The Chinese Politburo many years ago decided to favor funding road-building and car manufacturing over mass transit and more recently had even begun to ban bikes and electric bikes from some roads, until popular discontent forced them to reverse their stands. The wisdom of giving more attention to the needs of the majority of the population is clear but the means to accomplish this is less so. What is obvious to nearly all is the need to begin to conserve resources. The danger of simply following the example of the United States and the Western industrialized world, which defines progress as growth, is manifest, and traffic jams now plague every continent. Substituting quantity for quality in determining the nature of our economic success is causing enormous problems. In a world where hunger is still a serious problem, converting food into fuel for cars is only the most obvious example of our folly, but not the only one.
We must figure out how to provide ourselves with the level of creature comfort that we are now accustomed to in our transportation system, without the enormous economic and environmental costs that this now entails. The most direct path to this end is human-scale and human-powered vehicles, with electric assistance. They can provide the means for this conversion to take place, from industrial-scale vehicles, especially petroleum-powered, which are inherently both dangerous as well as unsuitable for crowded urban environments. If the internal combustion engine had just been invented there is no way that we would have allowed it on our streets. Poison gas in any quantity is forbidden in indoor spaces, but so common that it is virtually invisible in our shared spaces.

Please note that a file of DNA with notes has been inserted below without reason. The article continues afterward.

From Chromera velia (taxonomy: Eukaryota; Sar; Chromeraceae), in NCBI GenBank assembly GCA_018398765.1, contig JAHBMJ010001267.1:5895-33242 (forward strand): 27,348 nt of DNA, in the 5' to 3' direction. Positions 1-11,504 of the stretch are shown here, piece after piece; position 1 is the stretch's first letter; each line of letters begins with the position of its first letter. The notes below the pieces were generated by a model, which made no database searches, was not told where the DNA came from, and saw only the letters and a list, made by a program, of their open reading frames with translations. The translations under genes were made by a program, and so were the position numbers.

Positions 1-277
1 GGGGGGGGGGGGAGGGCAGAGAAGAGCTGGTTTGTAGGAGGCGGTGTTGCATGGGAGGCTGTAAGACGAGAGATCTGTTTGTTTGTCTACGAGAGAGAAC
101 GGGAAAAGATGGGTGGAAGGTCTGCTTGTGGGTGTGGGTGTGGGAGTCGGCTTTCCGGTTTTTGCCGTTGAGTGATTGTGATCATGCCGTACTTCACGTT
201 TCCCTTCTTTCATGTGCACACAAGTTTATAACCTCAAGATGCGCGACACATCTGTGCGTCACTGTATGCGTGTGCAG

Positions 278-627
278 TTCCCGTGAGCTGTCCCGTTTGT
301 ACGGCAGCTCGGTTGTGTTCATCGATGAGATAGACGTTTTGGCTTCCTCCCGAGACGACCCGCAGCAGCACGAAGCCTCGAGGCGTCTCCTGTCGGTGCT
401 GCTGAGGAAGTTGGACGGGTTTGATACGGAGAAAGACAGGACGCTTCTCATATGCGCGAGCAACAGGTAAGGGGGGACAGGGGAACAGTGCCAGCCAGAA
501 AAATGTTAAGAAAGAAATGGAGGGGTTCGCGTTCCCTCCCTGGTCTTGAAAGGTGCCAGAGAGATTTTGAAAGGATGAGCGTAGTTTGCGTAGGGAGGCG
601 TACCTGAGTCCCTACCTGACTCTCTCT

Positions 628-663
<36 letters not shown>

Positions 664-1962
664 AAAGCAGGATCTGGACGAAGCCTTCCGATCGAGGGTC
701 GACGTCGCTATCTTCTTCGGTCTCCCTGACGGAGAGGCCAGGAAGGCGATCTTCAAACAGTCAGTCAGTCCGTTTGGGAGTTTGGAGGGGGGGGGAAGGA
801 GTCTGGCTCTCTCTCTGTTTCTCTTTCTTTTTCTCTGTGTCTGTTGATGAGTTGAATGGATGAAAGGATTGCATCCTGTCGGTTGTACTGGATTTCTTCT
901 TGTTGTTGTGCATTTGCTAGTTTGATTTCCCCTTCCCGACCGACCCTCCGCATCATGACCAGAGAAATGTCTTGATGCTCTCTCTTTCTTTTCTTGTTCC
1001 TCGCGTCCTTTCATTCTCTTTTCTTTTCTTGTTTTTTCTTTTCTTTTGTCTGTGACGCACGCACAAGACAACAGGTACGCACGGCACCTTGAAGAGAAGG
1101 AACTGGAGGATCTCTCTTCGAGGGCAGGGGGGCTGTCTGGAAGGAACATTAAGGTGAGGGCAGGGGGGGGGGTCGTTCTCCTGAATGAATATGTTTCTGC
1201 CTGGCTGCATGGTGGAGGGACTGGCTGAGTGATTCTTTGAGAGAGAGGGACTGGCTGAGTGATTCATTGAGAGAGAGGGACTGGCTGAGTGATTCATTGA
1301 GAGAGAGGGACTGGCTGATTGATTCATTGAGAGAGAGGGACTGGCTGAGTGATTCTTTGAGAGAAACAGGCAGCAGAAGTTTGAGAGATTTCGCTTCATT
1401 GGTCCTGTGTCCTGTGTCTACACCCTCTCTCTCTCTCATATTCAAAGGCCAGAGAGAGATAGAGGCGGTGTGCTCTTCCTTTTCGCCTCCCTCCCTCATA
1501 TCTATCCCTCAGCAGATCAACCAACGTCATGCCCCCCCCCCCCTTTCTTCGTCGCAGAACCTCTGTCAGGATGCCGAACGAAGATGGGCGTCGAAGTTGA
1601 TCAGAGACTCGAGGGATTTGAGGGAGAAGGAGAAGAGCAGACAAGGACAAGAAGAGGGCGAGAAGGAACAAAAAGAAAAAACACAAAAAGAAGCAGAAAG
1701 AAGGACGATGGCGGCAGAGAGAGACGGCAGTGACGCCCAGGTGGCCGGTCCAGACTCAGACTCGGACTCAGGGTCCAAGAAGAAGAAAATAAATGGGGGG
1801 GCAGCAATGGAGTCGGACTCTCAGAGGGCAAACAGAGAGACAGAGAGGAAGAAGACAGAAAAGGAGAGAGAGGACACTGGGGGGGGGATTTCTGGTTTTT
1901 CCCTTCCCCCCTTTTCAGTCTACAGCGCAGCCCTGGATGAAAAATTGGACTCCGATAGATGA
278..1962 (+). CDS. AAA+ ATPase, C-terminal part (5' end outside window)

This insult to our health and well-being is only tolerable because it has been with us for so long. Those who benefit from its inherent hazards and inefficiencies spend enormous amounts of money to convince us otherwise. The real problem is the lack of suitable alternatives. There is not even wheelchairs (which could be another name for cars) or bikes, an essentially 19th-century design, with umbrellas. Upgrading the least expensive modes of travel sufficiently to replace the outmoded ones we currently use will have an enormous influence on our surroundings. Multi-ton vehicles traveling at common speeds have an immense negative impact on our sense of peace and tranquility. While we now associate all of this hyperactivity with the energy of the urban experience, the noise alone is often so intrusive that you can not even carry on a normal conversation.
It makes good sense to use the 1255 car-free acres of Flushing Meadows Corona Park, the World’s Fairgrounds, to bring together a host of creative, ingenious and caring people, to take on this important challenge and demonstrate how it can be dealt with, to a vast local and global audience.